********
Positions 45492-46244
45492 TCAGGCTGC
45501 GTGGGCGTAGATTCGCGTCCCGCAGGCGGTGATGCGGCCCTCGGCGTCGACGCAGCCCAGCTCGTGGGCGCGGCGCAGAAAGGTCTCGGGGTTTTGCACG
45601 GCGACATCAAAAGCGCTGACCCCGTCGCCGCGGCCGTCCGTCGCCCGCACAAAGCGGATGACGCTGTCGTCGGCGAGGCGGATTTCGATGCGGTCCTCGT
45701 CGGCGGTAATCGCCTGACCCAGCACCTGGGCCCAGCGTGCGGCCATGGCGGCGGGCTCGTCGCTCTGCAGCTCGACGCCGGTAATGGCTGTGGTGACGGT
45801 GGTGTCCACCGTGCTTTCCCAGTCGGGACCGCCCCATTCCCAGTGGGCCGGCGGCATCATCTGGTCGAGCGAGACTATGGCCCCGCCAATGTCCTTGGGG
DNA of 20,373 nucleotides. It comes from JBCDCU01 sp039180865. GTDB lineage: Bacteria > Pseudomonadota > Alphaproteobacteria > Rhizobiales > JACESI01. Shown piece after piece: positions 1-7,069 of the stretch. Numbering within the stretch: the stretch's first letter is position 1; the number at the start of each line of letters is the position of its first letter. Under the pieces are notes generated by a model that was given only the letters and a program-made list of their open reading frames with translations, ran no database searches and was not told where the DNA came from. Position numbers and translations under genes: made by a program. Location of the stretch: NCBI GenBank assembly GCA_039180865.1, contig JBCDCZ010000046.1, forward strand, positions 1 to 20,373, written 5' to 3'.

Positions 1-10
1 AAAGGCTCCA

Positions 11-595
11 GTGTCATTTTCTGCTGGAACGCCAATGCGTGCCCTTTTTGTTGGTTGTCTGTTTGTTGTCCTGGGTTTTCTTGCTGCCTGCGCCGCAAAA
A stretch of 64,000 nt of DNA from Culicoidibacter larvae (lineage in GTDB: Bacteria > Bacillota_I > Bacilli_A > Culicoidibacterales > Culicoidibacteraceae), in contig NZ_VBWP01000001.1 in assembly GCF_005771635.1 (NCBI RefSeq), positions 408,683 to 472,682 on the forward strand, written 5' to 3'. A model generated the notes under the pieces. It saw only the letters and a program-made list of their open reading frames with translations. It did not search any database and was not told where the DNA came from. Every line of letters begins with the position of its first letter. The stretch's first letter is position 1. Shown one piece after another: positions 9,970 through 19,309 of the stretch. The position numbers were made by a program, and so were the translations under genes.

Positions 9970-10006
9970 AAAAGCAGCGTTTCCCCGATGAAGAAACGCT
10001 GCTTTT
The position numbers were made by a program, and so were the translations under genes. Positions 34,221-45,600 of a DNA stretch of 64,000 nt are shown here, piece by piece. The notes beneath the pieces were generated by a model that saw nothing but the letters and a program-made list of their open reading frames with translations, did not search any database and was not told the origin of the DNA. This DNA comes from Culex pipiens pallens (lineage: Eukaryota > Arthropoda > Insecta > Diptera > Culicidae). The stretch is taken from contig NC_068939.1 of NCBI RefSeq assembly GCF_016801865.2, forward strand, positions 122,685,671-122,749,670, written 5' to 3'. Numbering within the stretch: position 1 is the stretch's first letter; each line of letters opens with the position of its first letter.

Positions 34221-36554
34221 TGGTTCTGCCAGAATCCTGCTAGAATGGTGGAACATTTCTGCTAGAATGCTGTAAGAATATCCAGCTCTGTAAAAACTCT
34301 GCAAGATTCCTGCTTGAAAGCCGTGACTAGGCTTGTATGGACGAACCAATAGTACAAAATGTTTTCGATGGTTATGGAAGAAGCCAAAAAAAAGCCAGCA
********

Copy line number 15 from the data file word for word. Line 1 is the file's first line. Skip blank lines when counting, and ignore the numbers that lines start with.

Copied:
10001 GCTTTT